Merseybeat meets Psychedelia meets quirky Scouse humour. That’s Putting The L In Wootones.
Release Date: 21st August 2020
Label: Bandcamp (UK); Kool Cat Music (USA)
Formats: CD / DL
On a cold morning in early January 2021, a delightful, quirky little album packed with pastiche Merseybeat and authentic late 60s psychedelia, liberally laced with left-field Scouse humour, landed in my inbox. It was Putting The L In Wootones, the new album from Liverpool’s Rob Clarke and The Wooltones, and its nostalgic, enlivening tones warmed an otherwise freezing day.
The Wooltones are Rob Clarke on guitar and vocals (he also writes the songs…), Pepe Hoonose on drums and GP Chesters on bass and Putting The L In Wootones is the band’s fourth album, their first since 2018’s Are You Wooltoned? They take their name from their locality of origin – the environs of St Peter’s Church, Woolton, Liverpool. That place where the famous first meeting of Messrs Lennon and McCartney on that history-changing day occurred back in July 1957 and they wear their legacy loudly, proudly and not without a pinch of self-parody.
My interest was instantly sparked by the press handout, which promised an album with a “psych/60s/Mersey/West Coast feel…with lashings of wider cultural references including 60s America, Trump, Brexit, Johnson and the UK’s 1971 switch to decimal currency.” And, happily, this is an album that delivers exactly what it says on the tin.
The sound is an amalgam of The Beatles (or, perhaps more accurately, The Rutles) and The Bonzos with dustings of Creedence and a strong flavour of Nuggets-era psychedelia (think The Standells or The Thirteenth Floor Elevators) mixed in. And as for the lyrics; well, they’re uniquely Rob Clarke’s, although if you can imagine some of the more outré Half Man Half Biscuit offerings, you’ll get the picture. The album was actually released in August 2020 but, with lockdown and everything, the band haven’t had the chance to promote it by live performance or word-of-mouth, so apologies for the late notice!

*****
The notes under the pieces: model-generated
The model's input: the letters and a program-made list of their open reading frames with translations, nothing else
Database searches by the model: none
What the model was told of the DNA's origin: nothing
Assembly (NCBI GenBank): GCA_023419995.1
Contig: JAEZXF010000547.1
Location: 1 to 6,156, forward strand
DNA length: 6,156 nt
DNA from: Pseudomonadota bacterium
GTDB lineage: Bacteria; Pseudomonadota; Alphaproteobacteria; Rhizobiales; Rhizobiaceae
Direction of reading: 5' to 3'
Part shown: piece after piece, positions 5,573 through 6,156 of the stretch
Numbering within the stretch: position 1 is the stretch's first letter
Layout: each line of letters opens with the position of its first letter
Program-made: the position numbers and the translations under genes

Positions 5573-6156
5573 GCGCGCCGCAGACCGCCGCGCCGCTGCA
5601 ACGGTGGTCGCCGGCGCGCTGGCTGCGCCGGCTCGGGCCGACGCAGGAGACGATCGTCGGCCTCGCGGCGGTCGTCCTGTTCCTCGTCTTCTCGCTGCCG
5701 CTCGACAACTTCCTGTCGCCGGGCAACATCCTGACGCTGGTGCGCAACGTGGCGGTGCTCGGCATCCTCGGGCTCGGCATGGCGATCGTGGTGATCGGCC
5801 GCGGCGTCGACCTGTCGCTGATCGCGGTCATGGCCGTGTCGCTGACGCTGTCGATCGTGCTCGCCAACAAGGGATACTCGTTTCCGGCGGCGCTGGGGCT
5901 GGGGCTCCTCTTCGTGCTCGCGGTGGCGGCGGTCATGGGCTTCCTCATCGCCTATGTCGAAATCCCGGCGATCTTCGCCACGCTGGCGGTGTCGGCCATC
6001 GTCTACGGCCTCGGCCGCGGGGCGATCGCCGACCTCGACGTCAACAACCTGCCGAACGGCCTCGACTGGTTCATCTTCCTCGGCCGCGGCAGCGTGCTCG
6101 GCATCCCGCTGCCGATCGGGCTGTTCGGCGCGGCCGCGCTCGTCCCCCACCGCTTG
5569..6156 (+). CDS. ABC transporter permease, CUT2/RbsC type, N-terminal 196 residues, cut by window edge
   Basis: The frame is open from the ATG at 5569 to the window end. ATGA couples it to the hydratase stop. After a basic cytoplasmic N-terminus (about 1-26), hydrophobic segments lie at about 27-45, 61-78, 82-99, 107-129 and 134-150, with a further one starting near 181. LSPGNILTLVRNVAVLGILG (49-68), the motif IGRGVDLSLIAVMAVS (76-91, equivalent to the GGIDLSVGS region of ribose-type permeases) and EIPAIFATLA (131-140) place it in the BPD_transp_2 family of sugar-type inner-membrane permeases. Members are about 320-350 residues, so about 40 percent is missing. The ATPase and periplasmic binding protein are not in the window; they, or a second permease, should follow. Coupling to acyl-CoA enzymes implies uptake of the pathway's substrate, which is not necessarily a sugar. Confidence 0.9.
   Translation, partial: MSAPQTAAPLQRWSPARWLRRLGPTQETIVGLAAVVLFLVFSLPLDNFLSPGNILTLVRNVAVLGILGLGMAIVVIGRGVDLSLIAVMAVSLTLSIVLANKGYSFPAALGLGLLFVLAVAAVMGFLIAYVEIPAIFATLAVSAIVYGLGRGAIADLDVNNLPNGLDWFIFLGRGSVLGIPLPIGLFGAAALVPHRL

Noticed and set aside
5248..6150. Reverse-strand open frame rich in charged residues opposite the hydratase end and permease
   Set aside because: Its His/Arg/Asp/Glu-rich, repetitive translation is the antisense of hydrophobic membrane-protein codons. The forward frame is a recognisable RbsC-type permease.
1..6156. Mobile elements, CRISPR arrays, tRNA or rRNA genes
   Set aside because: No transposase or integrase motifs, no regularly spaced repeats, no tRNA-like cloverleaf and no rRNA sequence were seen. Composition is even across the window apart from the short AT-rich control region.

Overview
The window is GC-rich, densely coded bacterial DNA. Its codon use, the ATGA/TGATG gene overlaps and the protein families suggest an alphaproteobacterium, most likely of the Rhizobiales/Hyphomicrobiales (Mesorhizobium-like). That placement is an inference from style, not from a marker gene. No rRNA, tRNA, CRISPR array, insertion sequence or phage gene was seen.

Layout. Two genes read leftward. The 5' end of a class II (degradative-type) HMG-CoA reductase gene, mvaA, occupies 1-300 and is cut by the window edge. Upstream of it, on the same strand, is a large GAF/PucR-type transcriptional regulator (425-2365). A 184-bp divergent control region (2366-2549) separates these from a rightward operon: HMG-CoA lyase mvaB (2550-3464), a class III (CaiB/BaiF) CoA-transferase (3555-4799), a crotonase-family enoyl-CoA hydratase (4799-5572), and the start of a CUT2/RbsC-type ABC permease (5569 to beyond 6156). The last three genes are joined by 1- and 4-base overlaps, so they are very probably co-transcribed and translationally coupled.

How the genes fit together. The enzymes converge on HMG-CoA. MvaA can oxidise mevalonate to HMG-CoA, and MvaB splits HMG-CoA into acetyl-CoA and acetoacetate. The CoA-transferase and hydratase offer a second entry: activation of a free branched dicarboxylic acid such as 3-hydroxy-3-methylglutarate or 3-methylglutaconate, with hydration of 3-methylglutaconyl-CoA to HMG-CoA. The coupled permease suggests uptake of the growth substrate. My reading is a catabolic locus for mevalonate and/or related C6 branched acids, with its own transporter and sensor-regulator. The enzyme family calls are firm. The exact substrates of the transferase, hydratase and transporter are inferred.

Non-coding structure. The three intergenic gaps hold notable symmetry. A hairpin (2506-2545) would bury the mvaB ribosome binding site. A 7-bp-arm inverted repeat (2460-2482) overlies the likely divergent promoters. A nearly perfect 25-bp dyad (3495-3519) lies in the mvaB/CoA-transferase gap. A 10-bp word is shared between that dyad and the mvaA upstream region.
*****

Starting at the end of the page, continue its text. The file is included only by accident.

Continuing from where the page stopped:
Opening track Big Big Bad Bad John sets the scene with its insistent Bo Diddley guitar riff, backed by crashing drums overlaid by some nice psychedelic guitar effects. The song builds as it progresses, as the “Big Bad John” refrain mutates to “Big Bad Boris…” Second track Love and Haight achieves a real late 60s San Francisco feel. Its solid Taxman riff provides the foundation for tasty fuzz guitar and organ licks that ooze peace, love and acid dreams.
The album’s first single, Adrian Henri, is a eulogy (of sorts) to the eponymous late Liverpool poet. Its dreamy, stream-of-consciousness lyrics include a reference to No Hope Street (Hope Street was the epicentre of the 60s Liverpool cultural scene and the setting for Henri’s painting, The Day of the Dead) and ends with a wonderful pair of couplets: “Adrian Henri – Never wrote me a poem, Adrian Henri – Now I don’t know where I’m going, Adrian Henri – You’re such a miserable get, Adrian Henri – But it’s a pity you’re dead. “I have a feeling he might have quite liked that.
Statue On The Pier Head is another curio. Set to the Shakin’ All Over riff, the song’s lyrics imagine the statue of Captain FJ ‘Johnnie’ Walker condemning youthful passers-by as “Juvenile Delinquents” and urging them to “Get their hair cut.” The Forecast Near You is a pleasant early-Beatles-y number whilst, in contrast, the hypnotic and compelling Free is the closest thing on the album to a full psychedelic workout.
The hilarious Countdown is a wonderful slice of left-field doggerel which aligns the 1971 decimalisation shake-up to the end of the British Empire and the dissolution of The Beatles, takes a sidewards-look at metrication (“Two and a quarter pounds of jam, weigh about a kilogramme” – a phrase that was used in all seriousness back in the early 70s to help convert the masses to using the ‘new’ measures), tells the story of the “Greedy people of Nelson and Colne who stole all Burnley’s oranges ” and finally enacts the song’s title by counting down from 10 to 1, not just in English, but in French and German too! Splendid stuff!!
Two Lane Blacktop and penultimate track It’s Only You both sound like pre-fame Beatles compositions, as presented by The Rutles, and album closer, Alright, is a short, sharp and punchy swipe at public, media and government apathy towards ocean pollution and climate change.
This is an album that offers light relief, enjoyment and justified provocation during these difficult times. It’s brightened up a gloomy day for me, and I heartily recommend that you let it do the same for you.
Watch the video for Love And Haight (from the album) here: